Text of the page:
Maryland Gov. Larry Hogan (R) continued to hammer a theme of bipartisanship in his fifth State of the State address on Wednesday, steering clear of an income-tax-rate cut and most other legislative proposals being pushed by GOP House leaders.

Hogan, who is being recruited as a possible challenger to President Trump, used the speech to highlight his already announced legislative priorities, including tax relief for retirees, redistricting reform, school accountability and mandatory minimums for repeat violent offenders who use firearms to commit crimes.

He lauded the Democratic-controlled General Assembly for working with him on lowering health-insurance premiums and reforming the criminal-justice system, saying Annapolis had shown the “rest of America that a divided government does not have to be a divisive government.”

“We found a way to disagree without being disagreeable,” Hogan said. “We did our very best to put the people’s priorities ahead of the current national obsessions with partisanship while striving to change Maryland for the better.”

Hogan, who has said that he won reelection by “not running as a Republican,” did not embrace a proposal by the House Minority Caucus to cut income tax rates by a quarter of a percentage point. He called for redistricting reform, a longtime priority that was also included in the House GOP’s legislative agenda, but did not echo their call for a violent offender registry.


Maryland Gov. Larry Hogan (R) greets Sen. Nancy J. King (D-Montgomery), left, as he arrives in the House chamber to deliver the State of the State address on Wednesday. (Bill O’Leary/The Washington Post)

Hogan spokeswoman Amelia Chasse said Hogan’s speech was an opportunity to lay out his own legislative agenda.

The governor is “open to any ideas to provide tax relief to hard-working Marylanders, and will consider any tax-relief proposals that reach his desk,” Chasse said.

House Minority Leader Nicholaus R. Kipke (R-Anne Arundel) said he supports Hogan’s tax-cutting proposals, but “many of us in the Republican caucus would like to see even deeper tax cuts being considered.”

Hogan wants the General Assembly to extend tax breaks for retired military, police officers and fire and rescue workers, and incentives for businesses that locate in poor areas or provide family leave.

He also proposed lowering taxes for all retirees, including exempting 100 percent of retirement income from state taxes, and allowing state residents to deduct 100 percent of the interest paid on their student loans.


Yumi Hogan, wife of Gov. Larry Hogan, waves before her husband delivers the State of the State address on Wednesday. She is flanked by her daughters and granddaughter. (Bill O’Leary/The Washington Post)

“These hard-pressed Marylanders deserve a break for a change,” Hogan said Wednesday, citing Maryland’s recovery from the Great Recession. “Let’s do the right thing and give some of this money back to the people who have worked so hard to help make it happen.”

The governor is also pushing for more accountability in public schools, with legislation to create an “investigator general” with subpoena power and full authority to investigate ethical claims and corruption allegations.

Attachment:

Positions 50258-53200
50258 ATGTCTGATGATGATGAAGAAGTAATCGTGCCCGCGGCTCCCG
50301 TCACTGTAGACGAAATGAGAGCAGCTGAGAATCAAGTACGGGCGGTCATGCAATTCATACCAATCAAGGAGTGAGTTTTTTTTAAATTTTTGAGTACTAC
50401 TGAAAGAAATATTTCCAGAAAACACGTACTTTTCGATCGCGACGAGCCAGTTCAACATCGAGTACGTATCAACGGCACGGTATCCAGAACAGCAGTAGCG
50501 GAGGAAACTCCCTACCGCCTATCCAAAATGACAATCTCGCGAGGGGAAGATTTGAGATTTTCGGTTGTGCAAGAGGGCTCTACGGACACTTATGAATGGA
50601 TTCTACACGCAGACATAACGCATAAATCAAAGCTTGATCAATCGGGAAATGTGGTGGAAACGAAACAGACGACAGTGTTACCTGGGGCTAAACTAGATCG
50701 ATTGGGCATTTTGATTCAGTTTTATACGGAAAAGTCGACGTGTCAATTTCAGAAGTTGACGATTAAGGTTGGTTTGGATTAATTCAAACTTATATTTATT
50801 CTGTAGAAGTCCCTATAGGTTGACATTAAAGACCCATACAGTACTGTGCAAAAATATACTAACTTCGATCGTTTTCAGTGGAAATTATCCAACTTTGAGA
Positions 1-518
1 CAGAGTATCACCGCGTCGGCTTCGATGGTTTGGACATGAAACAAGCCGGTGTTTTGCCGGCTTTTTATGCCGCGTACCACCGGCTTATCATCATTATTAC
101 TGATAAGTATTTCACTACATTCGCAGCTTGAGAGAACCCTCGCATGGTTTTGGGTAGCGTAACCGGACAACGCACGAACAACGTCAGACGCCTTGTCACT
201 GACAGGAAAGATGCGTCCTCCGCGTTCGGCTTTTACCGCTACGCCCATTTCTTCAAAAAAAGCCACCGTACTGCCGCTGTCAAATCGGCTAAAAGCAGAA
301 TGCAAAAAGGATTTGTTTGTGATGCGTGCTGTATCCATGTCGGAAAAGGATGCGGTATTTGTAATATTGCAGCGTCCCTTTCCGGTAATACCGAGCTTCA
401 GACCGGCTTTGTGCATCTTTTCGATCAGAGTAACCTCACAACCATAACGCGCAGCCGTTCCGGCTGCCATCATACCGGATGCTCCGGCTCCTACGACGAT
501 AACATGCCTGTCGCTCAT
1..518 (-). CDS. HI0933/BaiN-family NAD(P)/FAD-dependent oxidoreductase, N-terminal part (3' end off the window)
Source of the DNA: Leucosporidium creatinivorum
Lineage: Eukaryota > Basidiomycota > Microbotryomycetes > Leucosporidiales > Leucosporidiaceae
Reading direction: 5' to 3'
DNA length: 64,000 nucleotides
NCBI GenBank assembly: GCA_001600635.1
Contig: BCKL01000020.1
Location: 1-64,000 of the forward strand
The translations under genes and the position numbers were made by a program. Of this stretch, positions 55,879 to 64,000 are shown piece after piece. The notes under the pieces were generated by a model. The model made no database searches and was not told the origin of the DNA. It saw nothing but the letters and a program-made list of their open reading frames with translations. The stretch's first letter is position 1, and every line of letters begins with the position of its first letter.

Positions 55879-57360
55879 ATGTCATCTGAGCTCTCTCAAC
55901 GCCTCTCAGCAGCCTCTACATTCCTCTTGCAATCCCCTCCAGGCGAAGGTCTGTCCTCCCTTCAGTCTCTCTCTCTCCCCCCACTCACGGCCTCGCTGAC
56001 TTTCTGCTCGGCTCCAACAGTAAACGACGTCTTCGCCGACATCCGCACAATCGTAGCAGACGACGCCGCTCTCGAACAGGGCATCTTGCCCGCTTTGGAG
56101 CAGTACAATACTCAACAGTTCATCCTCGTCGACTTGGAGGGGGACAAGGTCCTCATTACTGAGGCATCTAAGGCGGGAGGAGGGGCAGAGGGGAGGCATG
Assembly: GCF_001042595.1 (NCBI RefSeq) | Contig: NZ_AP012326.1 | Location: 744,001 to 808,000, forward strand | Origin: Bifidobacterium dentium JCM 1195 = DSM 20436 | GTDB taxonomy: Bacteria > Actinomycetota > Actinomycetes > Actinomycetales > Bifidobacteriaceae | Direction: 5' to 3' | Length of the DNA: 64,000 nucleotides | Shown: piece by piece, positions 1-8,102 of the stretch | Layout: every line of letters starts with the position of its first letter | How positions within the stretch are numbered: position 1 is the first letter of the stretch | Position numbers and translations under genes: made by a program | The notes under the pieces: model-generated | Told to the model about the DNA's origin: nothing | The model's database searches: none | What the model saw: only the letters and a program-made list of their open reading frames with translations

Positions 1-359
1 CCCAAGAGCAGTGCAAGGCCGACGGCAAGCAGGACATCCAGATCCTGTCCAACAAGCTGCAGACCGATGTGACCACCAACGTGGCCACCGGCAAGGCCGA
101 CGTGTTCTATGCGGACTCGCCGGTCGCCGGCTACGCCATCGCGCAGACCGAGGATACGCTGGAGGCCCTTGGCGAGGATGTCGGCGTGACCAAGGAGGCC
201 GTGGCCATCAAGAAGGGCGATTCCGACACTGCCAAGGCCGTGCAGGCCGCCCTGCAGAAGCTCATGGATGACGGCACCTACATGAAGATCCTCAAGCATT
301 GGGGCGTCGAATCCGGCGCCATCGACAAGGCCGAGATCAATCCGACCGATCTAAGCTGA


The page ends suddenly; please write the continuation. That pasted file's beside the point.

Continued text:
“With the billions of dollars in historic state investment in our local school systems, Marylanders are demanding more accountability,” Hogan said. “This isn’t about politics — this is about our kids and their future.”

He had made several of his legislative proposals in previous years as well, but they failed to advance in the legislature.

In a formal response to the governor’s speech, House Majority Leader Kathleen M. Dumais (D-Montgomery) said the legislature will “work with Governor Hogan when we can, but we will not sacrifice our Democratic values and principles to cut deals.”

Democrats announced their legislative agenda earlier this week. It includes raising the minimum wage, banning Styrofoam and foam byproducts, banning 3-D guns and reining in the cost of prescription drugs and child care.

“Unlike Washington, we know how to find common ground when we need to — but we also have a different view from the governor of the state’s role and ability to improve the lives of everyday Marylanders,” Dumais said.

During his first four years in office, Hogan collaborated with Democrats at times but also was partisan. He insulted Democratic lawmakers and union officials, and in many cases took action unilaterally, without informing or consulting with legislative leaders.

Those who know the governor well and have spoken to him in recent weeks say he is unlikely to launch a White House bid unless the president, whose poll numbers have fallen, is severely weakened or decides not to seek a second term.

He says he wants to use his platform as a two-term Republican governor in a deeply blue state and as incoming chairman of the National Governors Association to help change the direction of the Republican Party and national politics.

Hogan, a cancer survivor, opened his speech by paying tribute to longtime Maryland Senate President Thomas V. Mike Miller Jr. (D-Calvert), who was diagnosed late last year with metastasized prostate cancer that has spread throughout his body.

“President Miller, I can attest to how tough the battle is that you are facing,” Hogan said, as Miller gave a thumbs-up. “But I also know your strength and your never-give-up spirit . . . We are all praying that you come out of this stronger than ever.”